Nonetheless, there have been efforts by regional outdoor enthusiasts – supported by a Presidential order in 2009 - to create more access and viewing locations along the Chesapeake shoreline. This is important to birders, especially since the Chesapeake area is famous for its waterfowl, shorebirds, long-legged waders, and shoreline songbirds.

Access through state parks and some refuge areas is usually approachable, but other properties under different public jurisdictions – e.g., military, county, or town – are more difficult to navigate.

One creative call for improving access, an effort that other areas might consider adopting, concerns bridges over waterways. Most of the hundreds of bridges in the Chesapeake area are designed and built in ways that limit access rather than enable it. They lack pull-off and parking areas, yet recreational and viewing access could be created relatively quickly, at modest cost - combined with construction or repair - and could provide benefits to the economy and to public safety.

Access advocates across the Chesapeake have called for a goal of 300 new access points in the next dozen years.


Birders are getting more involved these days with eBird as a way to combine increasing knowledge, data collection, and mere listing. If you haven't taken the eBird plunge, you can start here:

Whether or not you currently use eBird, a particular October opportunity might be a nice way to begin. Birders inside and outside the Fish and Wildlife Service have come up with a unique way to promote eBird and the Refuge System. It's as simple and as creative as encouraging birders to go out to a National Wildlife Refuge during National Wildlife Refuge Week – 13-19 October - and create an eBird checklist or two.

And if you're not currently eBird-skilled, this is an opportunity to go birding with someone who is, someone who can coach you on how to submit your data during Refuge Week.

The effort started on a Facebook page, initiated by interested birders. (This is a public page, so don't worry if you are not on Facebook, you can still read the posts and information.):

Of course, if the government shut-down goes into Refuge Week, all bets are off. In this case, you simply won’t be able to enter any refuge!

So our hint of the month is the following: Consider participating in this eBird/Refuge combo during Refuge Week if possible. At the same time take a moment to also think about the unique access opportunities we often take for granted when we visit a National Wildlife Refuge, National Park, National Forest, or other special federal facility where we watch birds and other wildlife.


The Socorro Dove (Zenaida graysoni) was a species endemic to Socorro Island in the Revillagigedo Archipelago off western Mexico. The last record of the species in its natural habitat dates back to 1972. Introduced mammals - particularly cats - drove the dove to extinction in the wild through predation. Habitat destruction, coincidental with human settlement in the 1950s, accelerated the process.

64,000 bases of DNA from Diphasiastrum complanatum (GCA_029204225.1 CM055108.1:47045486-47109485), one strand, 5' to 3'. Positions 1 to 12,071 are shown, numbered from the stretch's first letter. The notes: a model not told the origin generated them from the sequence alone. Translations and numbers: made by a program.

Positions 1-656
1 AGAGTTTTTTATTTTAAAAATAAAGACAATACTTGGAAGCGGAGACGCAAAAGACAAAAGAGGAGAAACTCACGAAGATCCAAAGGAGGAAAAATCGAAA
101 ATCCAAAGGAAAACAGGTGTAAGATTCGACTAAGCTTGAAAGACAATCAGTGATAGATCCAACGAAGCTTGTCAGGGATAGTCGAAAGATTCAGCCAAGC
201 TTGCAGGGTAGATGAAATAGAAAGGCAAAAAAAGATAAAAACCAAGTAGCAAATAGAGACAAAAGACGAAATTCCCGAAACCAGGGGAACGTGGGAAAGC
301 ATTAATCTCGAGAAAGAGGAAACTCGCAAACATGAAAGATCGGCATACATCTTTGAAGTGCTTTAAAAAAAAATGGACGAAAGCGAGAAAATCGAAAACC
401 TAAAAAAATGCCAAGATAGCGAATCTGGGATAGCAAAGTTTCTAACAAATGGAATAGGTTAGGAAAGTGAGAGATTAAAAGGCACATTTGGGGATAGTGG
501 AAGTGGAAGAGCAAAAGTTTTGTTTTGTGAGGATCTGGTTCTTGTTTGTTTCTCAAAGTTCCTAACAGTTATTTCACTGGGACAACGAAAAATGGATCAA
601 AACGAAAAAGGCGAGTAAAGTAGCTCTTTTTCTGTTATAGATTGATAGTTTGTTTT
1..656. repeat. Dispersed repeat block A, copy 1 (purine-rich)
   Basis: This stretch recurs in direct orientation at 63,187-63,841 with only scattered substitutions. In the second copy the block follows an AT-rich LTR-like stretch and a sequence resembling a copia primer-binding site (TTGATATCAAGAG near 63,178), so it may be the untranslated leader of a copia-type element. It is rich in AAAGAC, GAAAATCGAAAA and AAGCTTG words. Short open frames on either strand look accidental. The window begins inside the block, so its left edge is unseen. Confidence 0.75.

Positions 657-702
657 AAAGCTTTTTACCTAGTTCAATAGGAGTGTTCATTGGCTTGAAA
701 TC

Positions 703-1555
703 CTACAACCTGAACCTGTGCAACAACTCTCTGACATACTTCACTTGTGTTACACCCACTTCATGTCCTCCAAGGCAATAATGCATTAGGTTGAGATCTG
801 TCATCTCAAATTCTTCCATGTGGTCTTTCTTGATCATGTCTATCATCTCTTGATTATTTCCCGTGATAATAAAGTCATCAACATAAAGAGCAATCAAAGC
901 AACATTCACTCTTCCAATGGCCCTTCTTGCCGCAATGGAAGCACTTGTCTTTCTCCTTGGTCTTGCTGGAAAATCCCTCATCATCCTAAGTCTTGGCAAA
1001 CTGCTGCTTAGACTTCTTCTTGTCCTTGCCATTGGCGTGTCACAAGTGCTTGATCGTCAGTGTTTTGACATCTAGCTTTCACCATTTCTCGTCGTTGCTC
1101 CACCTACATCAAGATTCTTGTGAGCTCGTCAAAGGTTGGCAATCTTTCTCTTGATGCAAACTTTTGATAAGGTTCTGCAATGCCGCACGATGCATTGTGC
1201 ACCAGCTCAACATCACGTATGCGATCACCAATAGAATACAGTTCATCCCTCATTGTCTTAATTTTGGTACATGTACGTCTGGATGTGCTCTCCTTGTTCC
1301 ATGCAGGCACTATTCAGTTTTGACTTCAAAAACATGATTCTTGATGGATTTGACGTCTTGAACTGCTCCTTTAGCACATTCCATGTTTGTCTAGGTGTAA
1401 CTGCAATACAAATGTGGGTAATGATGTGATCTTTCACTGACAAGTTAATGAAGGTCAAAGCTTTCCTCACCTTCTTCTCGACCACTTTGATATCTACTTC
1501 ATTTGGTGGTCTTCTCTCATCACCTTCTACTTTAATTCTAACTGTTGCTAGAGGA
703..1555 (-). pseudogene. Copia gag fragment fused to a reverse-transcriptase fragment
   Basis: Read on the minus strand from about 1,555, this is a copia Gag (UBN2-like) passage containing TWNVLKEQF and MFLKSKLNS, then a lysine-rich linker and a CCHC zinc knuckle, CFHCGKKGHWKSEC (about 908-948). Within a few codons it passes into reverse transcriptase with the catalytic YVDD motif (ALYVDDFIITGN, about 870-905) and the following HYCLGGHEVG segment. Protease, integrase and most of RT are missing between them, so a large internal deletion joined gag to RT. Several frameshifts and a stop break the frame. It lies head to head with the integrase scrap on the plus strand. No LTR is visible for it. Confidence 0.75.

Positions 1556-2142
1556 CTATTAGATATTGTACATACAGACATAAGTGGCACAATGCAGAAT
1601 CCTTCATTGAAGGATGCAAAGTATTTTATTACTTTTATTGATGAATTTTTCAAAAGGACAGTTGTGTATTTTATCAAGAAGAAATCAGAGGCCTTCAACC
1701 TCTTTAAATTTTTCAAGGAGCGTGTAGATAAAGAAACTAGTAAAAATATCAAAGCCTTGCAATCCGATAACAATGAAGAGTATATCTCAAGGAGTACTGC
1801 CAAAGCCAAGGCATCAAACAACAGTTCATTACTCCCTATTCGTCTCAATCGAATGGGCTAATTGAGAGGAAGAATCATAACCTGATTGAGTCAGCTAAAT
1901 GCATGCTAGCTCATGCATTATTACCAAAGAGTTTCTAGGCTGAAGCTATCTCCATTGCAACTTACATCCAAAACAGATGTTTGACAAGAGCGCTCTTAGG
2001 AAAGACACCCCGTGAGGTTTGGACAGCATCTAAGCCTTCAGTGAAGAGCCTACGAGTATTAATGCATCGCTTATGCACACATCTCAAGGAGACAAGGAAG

The good news is that viable breeding populations exist in aviaries. For nearly 100 years, breeders from many parts of the world have worked to ensure that the dove would continue to exist in aviaries and breeding centers.

Since the late 1980s, the Socorro Dove Project seriously planned to reintroduce the dove to the island. By 2004 a breeding station was built on the island, but the next year an outbreak of avian influenza prevented a direct return of the doves to Mexico. Instead, the Socorro Doves bred by zoos cooperating in the effort were sent to the Albuquerque Biological Park in 2008.

This past spring, six Socorro Doves were moved from Albuquerque to the African Safari zoo southeast of Mexico City. And on 5 September, once the doves had settled in, an official ceremony took place at the African Safari zoo to celebrate the return of the Socorro Dove to Mexico. This Socorro Dove Project represents the dedication of many institutions - including the Mexican Navy - working for a common goal. This represents one more step toward hopefully reintroducing the Socorro Dove to its native Socorro Island in the near future.

For more on the story of the Socorro Dove's return to Mexico, if not yet Socorro Island, see here:

And for background on the dove and the species' future possibilities, see here:


Last month we wrote about the U.S. Army's continuing its pursuit of non-lead ammunition and some of its implications on the market:

On a related subject, the California Senate passed legislation on 9 September to require the use of non-lead ammunition for all hunting in the state by 1 July 2019. This is an attempt to protect the state's California Condors, eagles, hawks, waterfowl, loons, doves, and other wildlife from lead poisoning in the wild. (A nationwide ban on lead shot in waterfowl hunting, begun in 1991, has been highly effective in reducing avian mortality due to ingestion of lead shot while still maintaining projectile efficacy in waterfowl hunting.) The legislation passed the California Senate by a vote of 23-15 after previously passing the state Assembly in May.

The bill enjoyed wide support from a diverse coalition of more than 80 public health, environmental, bird, and animal protection organizations as well as many California hunters, veterinarians, and concerned citizens.

Opponents pointed to the availability and price of non-lead bullets on the market today, and also insisted that this legislation was anti-hunting, not simply anti-lead.